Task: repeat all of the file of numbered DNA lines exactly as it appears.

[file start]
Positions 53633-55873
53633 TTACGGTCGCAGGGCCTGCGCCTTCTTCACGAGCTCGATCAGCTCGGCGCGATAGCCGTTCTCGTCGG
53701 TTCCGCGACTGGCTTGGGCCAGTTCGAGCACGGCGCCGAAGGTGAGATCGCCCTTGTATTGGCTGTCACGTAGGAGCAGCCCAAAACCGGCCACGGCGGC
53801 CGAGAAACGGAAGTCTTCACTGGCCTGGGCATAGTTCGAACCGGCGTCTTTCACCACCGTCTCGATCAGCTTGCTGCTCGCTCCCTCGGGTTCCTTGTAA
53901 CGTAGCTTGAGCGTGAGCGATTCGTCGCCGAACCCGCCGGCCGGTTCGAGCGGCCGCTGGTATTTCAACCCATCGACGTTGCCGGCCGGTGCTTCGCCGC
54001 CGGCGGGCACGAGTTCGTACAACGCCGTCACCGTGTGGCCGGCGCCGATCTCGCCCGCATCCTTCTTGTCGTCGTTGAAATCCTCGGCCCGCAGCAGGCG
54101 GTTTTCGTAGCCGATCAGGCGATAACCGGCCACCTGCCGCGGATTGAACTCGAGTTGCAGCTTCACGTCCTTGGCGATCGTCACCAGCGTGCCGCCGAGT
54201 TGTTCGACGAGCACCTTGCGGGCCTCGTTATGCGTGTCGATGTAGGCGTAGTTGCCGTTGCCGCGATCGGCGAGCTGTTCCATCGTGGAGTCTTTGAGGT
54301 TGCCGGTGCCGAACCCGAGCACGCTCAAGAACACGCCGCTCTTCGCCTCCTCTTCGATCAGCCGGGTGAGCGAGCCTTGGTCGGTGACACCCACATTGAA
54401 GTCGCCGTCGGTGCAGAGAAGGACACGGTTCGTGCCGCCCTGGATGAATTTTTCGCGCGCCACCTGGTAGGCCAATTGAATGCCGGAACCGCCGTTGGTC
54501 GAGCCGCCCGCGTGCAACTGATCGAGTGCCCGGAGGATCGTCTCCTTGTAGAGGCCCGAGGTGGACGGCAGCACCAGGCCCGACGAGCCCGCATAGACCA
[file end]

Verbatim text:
Positions 53633-55873
53633 TTACGGTCGCAGGGCCTGCGCCTTCTTCACGAGCTCGATCAGCTCGGCGCGATAGCCGTTCTCGTCGG
53701 TTCCGCGACTGGCTTGGGCCAGTTCGAGCACGGCGCCGAAGGTGAGATCGCCCTTGTATTGGCTGTCACGTAGGAGCAGCCCAAAACCGGCCACGGCGGC
53801 CGAGAAACGGAAGTCTTCACTGGCCTGGGCATAGTTCGAACCGGCGTCTTTCACCACCGTCTCGATCAGCTTGCTGCTCGCTCCCTCGGGTTCCTTGTAA
53901 CGTAGCTTGAGCGTGAGCGATTCGTCGCCGAACCCGCCGGCCGGTTCGAGCGGCCGCTGGTATTTCAACCCATCGACGTTGCCGGCCGGTGCTTCGCCGC
54001 CGGCGGGCACGAGTTCGTACAACGCCGTCACCGTGTGGCCGGCGCCGATCTCGCCCGCATCCTTCTTGTCGTCGTTGAAATCCTCGGCCCGCAGCAGGCG
54101 GTTTTCGTAGCCGATCAGGCGATAACCGGCCACCTGCCGCGGATTGAACTCGAGTTGCAGCTTCACGTCCTTGGCGATCGTCACCAGCGTGCCGCCGAGT
54201 TGTTCGACGAGCACCTTGCGGGCCTCGTTATGCGTGTCGATGTAGGCGTAGTTGCCGTTGCCGCGATCGGCGAGCTGTTCCATCGTGGAGTCTTTGAGGT
54301 TGCCGGTGCCGAACCCGAGCACGCTCAAGAACACGCCGCTCTTCGCCTCCTCTTCGATCAGCCGGGTGAGCGAGCCTTGGTCGGTGACACCCACATTGAA
54401 GTCGCCGTCGGTGCAGAGAAGGACACGGTTCGTGCCGCCCTGGATGAATTTTTCGCGCGCCACCTGGTAGGCCAATTGAATGCCGGAACCGCCGTTGGTC
54501 GAGCCGCCCGCGTGCAACTGATCGAGTGCCCGGAGGATCGTCTCCTTGTAGAGGCCCGAGGTGGACGGCAGCACCAGGCCCGACGAGCCCGCATAGACCA